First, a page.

Watch and read: Maurice Cole // The First Wave
I was drawn to Maurice's story because when I started surfing down the west coast of Victoria in my mid-teens, I used to go to the beach with another family and surf with their son, Geoff Allen. Geoff was my age and he had this beautiful 6’3” swallowtail shaped by Maurice under his label, Maurice Cole Soul Creations. I was in awe of it and was amped to try to persuade my parents to get me one, however one of the other parents said it wouldn't be possible to get a board from MC because he'd been put in prison, they were really sad about it and couldn't believe the harshness of the penalty he'd gotten from the judiciary, plus the added indignity of being stripped of the two Victorian titles he'd won at Bells.
It stuck with me and has always been in the back of my mind.
Later I got to meet him while making one of the Billabong Challenge movies up north in WA with Jack McCoy. I got to sit around the campfire at Gnaraloo with Maurice and play some tunes on guitar. He had a didge there as well. I got to know him a little bit and he struck me as a really interesting character. Slater and Machado were also there and brought their instruments. It was one of the most enjoyable working experiences I've ever had, and Jack's idea of bringing together eight of the best surfers in the world and taking them somewhere like that was groundbreaking and fantastic.
I moved back to Victoria a few years ago and got in contact with Maurice, having done a bit of research about his story and spent a fair bit of of time talking with him. He's a very inspiring human to be around, he has such a passion for surfing and shaping and that's what's sustained him throughout his life, as well as his love for his family. He also thinks a lot about about politics and community and he's not afraid to voice his ideas about anything. He's got a real integrity about him and it doesn't take much to ignite the fire in his belly. He calls a spade a spade (or a f’ing shovel!). He’s taken the lead on creating and preserving the Bells Surfing Reserve - the place is pretty special and sacred to him.
In the film, which is very short, I tried to concentrate on how things changed when he caught his first wave because I could identify with it and thought others would too.
Feeling like he didn't really belong anywhere until he found surfing is something I, and I think quite a few other people, can relate to. We all have challenges and obstacles and sometimes those things are ongoing. I can recall the time I first stood up on a surfboard really clearly, and the sense that this was something I'd always want to be doing, so I relate to that and am sure others do too. Maurice's story is one that I hope is as inspiring to other people as it is to me. He's a survivor. His story is massive. He's lived a very big life with a lot of different chapters and it's not done yet, there's more to come.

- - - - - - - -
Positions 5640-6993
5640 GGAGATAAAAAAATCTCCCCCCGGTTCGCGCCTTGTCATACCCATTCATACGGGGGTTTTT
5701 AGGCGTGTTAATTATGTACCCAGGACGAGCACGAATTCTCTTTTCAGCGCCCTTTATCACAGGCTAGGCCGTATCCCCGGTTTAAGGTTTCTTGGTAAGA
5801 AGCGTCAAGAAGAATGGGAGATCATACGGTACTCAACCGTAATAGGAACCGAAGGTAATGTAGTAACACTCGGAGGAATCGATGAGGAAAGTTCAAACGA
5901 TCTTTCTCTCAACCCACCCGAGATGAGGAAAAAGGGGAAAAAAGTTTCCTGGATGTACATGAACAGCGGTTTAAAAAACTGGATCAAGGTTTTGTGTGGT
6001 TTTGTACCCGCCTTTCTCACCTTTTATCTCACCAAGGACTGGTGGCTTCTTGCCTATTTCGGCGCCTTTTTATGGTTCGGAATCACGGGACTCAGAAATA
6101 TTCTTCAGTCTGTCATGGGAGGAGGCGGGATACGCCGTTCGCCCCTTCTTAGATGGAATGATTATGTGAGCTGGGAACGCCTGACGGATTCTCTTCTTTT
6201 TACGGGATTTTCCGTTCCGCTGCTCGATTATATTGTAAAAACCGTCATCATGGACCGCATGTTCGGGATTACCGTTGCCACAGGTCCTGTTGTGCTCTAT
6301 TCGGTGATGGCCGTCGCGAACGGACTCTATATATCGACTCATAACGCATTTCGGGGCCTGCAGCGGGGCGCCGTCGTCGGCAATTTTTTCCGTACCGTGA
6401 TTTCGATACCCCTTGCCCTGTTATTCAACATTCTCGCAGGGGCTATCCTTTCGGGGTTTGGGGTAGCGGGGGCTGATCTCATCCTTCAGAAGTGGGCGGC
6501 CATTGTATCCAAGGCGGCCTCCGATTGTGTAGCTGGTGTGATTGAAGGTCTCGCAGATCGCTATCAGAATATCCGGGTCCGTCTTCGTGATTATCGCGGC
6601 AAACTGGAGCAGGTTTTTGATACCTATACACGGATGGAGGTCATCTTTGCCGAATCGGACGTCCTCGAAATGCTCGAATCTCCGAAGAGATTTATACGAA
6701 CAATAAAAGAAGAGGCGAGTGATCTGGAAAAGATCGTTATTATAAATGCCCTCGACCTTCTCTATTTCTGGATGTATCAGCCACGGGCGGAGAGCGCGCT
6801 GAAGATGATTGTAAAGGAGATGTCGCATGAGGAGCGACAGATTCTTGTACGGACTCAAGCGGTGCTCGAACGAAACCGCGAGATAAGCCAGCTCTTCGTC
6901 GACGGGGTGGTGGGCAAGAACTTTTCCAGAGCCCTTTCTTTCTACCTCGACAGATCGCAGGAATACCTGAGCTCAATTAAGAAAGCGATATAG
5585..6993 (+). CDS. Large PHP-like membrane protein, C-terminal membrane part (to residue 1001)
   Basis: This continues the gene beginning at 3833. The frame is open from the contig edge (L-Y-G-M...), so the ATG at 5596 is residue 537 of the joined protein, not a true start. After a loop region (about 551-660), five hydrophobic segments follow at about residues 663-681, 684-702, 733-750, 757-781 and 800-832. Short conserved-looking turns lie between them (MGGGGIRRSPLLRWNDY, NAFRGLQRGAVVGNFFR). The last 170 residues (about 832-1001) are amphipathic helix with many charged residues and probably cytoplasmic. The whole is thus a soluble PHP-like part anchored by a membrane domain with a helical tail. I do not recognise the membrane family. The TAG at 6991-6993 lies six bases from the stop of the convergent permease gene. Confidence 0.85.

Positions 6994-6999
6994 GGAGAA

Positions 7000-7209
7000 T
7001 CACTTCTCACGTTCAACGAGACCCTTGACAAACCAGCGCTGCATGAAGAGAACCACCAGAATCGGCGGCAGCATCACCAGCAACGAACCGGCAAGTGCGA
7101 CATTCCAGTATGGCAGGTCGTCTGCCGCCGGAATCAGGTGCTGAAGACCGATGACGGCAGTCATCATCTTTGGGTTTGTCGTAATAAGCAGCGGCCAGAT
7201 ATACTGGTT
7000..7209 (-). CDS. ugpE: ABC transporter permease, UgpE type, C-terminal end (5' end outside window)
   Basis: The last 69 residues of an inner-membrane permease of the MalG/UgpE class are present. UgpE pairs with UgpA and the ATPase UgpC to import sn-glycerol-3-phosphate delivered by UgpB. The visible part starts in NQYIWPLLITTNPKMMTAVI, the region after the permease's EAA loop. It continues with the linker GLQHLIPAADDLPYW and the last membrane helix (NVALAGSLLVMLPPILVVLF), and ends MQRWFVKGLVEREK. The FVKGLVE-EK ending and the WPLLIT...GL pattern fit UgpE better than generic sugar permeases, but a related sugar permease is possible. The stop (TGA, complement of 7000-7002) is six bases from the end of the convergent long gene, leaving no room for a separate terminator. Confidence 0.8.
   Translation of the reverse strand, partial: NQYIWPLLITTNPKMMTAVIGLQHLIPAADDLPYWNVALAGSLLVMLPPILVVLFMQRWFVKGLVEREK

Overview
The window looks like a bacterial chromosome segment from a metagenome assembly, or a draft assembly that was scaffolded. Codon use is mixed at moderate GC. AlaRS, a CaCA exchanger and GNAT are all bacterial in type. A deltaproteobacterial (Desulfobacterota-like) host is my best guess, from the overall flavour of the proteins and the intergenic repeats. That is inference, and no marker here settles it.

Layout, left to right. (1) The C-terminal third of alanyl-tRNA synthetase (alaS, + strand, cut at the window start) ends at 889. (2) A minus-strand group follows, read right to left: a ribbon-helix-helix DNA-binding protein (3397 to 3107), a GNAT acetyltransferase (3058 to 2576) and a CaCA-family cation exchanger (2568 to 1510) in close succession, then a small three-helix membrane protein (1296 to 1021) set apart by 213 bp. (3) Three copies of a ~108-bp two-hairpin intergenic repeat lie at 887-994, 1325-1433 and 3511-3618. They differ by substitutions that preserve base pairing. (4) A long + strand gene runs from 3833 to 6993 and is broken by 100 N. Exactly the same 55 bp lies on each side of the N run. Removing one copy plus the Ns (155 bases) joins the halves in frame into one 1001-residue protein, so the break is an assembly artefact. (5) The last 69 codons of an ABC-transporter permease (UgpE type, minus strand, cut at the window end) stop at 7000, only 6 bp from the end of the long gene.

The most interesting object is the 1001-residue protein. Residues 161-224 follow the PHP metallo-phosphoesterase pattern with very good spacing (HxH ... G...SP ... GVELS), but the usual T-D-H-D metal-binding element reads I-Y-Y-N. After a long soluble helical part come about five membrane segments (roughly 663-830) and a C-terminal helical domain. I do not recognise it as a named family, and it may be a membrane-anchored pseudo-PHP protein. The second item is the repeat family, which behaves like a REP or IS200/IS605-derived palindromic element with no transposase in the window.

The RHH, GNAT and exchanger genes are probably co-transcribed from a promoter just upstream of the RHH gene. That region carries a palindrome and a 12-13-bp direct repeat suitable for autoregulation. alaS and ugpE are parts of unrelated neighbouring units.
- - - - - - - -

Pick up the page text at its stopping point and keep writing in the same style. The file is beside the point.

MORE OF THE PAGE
MC almost goes into a trance-like state when he's shaping a board, You can see how he's fully engaged and pouring his soul into what he's doing when he's shaping, even though he's done it tens of thousands of times before. I asked him what's going on in his mind when he's shaping and he said he's thinking about the person he's shaping it for and how to make something that will work best for them in the kinds of waves they'll be riding. He often calls the person he’s making it for on the phone when he's finished to tell them what's done.
Maurice knows Bells better than probably anyone and when the CT contest is on visiting pros look to him for advice on equipment, which waves to choose, and where to sit in the lineup. He's shaped boards for world champions, boards that themselves have become famous. He’s made equipment for Tom Curren, Tom Carroll, Occy, Taj and others that gave them an edge. He's well-known, loved, respected, and he's accepted with open arms all around the world.
Just quietly, I think it’d be great if Surfing Victoria decided to re-instate him as Victorian champion for the years he won it in the 70’s.
// PETER BAKER